Storkbite Stew nearly had a conniption when she heard that Hugue Dufour, formerly of Au Pied de Cochon, and his wife planned to open a new restaurant in Long Island City. Despite a complete lack of signage, the old dining car has indeed been transformed into a vibrant new diner called M. Wells.
Thanks to the complete ineptitude of my local branch of Bank of America, which does not deserve a link, I had the pleasure of pushing fifty pounds of stroller to LIC yesterday, where only the thought of some newfangled old-style Québécois food saw me through. (Yes, we could have taken the subway, but would you want your toddler loose in the bank while you signed all sorts of papers? I didn’t think so.) So we hiked across the trainyard overpass and squinted curiously at the unadorned dining car. A lovely server came outside and held the door while I carried the stroller up the steps, at which point I knew this was going to be pleasant in a way that the bank was not.
Let me veer off on a tangent to confess that I am a complete and total lightweight where alcohol is concerned, and the previous evening I had consumed an entire Corona (the horror!) followed by a 4-hour car ride marked by winding twists and turns. I also had not drunk enough water. So I’d awoken vaguely hung over and still slightly carsick, and the menu at M. Wells spoke deeply to me: in which form would I take my grease? Egg-Sausage sandwich? Bacon, Egg and Potato Hash? Oh no, gentle readers, like the wise Superfast Reader, whose visit we apparently had followed by mere minutes, I chose wisely and shared with Apparently Jr the Crab, Egg and Potato Hash, the subdescription of which promised “Corn Chowder & Hollandaise.” And this is what appeared:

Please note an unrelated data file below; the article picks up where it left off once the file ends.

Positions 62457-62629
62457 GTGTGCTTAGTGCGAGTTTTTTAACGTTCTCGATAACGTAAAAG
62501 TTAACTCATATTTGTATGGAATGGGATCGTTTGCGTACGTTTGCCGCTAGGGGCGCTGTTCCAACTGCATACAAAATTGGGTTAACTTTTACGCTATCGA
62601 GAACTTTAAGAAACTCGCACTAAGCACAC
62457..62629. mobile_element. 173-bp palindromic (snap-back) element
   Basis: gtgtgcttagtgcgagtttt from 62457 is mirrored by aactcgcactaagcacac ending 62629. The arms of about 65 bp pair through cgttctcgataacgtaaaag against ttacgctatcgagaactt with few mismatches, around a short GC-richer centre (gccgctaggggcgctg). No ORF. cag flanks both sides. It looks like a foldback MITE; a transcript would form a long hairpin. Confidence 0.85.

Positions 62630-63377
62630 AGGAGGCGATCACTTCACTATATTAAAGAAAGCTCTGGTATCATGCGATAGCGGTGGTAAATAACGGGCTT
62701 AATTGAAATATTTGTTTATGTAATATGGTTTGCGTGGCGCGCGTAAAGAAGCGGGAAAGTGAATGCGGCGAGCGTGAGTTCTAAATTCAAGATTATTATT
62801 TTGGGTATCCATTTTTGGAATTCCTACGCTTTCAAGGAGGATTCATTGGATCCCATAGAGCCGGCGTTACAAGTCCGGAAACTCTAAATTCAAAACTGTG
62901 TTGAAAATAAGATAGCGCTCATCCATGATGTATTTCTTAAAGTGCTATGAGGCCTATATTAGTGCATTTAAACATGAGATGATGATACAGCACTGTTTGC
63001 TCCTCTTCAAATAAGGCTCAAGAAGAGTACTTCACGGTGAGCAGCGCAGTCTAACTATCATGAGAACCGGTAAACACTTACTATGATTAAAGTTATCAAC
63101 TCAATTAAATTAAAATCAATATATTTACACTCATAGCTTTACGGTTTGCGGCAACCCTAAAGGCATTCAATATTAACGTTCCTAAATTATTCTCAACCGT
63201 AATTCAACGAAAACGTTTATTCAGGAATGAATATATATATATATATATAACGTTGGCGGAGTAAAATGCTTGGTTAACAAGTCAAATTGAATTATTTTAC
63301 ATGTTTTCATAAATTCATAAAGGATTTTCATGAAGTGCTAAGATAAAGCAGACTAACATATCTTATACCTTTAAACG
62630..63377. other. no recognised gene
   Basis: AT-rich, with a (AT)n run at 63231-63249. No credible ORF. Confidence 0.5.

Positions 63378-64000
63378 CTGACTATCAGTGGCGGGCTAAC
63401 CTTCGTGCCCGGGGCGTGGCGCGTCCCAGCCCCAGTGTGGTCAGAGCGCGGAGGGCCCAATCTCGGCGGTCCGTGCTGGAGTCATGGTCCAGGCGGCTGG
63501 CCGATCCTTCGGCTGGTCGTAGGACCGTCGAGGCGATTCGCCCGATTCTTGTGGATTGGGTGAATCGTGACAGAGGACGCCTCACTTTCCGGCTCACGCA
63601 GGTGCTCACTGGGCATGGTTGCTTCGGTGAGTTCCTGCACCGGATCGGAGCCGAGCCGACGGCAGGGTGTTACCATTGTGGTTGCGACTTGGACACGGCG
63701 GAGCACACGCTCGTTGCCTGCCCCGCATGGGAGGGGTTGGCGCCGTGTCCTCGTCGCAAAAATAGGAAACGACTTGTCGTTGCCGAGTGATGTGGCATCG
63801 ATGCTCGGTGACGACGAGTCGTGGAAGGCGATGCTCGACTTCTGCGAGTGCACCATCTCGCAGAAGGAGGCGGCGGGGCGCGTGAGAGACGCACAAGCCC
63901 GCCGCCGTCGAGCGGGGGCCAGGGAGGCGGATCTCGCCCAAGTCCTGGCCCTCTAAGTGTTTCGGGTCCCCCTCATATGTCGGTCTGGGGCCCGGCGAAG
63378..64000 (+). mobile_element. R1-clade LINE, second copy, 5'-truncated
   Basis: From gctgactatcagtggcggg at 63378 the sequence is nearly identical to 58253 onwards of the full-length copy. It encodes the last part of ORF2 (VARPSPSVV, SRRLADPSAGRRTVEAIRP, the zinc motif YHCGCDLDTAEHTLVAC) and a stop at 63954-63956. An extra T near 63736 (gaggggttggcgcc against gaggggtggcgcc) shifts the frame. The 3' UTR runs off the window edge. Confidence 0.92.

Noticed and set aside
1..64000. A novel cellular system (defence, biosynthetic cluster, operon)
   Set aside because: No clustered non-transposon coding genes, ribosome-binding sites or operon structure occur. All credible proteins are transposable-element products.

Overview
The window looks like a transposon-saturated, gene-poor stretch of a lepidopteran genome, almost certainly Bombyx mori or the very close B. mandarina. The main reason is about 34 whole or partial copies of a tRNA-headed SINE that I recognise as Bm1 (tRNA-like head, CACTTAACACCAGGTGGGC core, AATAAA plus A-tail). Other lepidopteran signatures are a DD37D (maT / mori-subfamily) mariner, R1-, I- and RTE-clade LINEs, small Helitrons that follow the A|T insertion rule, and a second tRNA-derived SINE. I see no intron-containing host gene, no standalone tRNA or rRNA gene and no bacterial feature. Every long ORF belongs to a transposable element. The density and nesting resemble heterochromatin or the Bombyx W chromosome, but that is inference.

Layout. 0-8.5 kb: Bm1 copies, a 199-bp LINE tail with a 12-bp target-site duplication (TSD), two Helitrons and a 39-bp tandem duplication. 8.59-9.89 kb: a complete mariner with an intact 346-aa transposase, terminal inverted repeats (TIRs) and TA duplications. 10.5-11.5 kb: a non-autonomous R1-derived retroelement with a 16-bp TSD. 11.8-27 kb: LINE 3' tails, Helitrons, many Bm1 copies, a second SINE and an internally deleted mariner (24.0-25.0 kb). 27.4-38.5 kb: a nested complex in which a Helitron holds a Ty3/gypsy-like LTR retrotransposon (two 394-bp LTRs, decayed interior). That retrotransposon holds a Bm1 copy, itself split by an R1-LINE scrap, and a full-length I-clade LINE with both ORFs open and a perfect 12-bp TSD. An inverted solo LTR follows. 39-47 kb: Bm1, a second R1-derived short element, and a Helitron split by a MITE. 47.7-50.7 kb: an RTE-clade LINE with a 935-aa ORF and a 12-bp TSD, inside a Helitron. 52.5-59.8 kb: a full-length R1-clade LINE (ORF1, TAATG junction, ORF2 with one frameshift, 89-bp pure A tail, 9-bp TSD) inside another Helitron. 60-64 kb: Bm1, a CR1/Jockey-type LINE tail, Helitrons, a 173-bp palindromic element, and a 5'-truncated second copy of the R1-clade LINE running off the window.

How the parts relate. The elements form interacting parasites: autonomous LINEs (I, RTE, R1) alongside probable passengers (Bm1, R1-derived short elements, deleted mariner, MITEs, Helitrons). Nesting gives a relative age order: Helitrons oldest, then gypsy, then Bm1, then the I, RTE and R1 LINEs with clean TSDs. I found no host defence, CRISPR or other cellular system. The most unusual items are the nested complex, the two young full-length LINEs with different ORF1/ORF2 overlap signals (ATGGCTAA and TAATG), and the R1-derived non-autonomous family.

Isn’t it lovely? Don’t you just want to paint it, or photograph it? I did. And then we ate all of it, along with a hefty slice of Blueberry-Banana Bread and a tall glass of lemonade, which I thought needed sugar but Apparently Jr deemed “not too sour.”
Consider this not a review but rather an impression, because obviously one cannot judge a restaurant solely on the basis of one trip and three items, but suffice it to say that everything was delicious, the Elvis on the stereo perfectly matched the old-style dining car and the service was a perfect blend of friendly/attentive and hands-off. They were not at all concerned about stashing my stroller in a corner, and although we happened to be the only party at our communal table, I would have found it entirely pleasant to share. The clientele was a diverse mix of hipsters, blue-collar workers and a dad with his son, twirling on the stools at the counter.
I fully intend to bring Mr. Apparently to M. Wells for a next visit, and I look forward to seeing what items they’ll add to the menu when they start serving dinner.
This entry was posted on Tuesday, August 10th, 2010 at 5:11 pm and is filed under food. You can follow any responses to this entry through the RSS 2.0 feed. Both comments and pings are currently closed.
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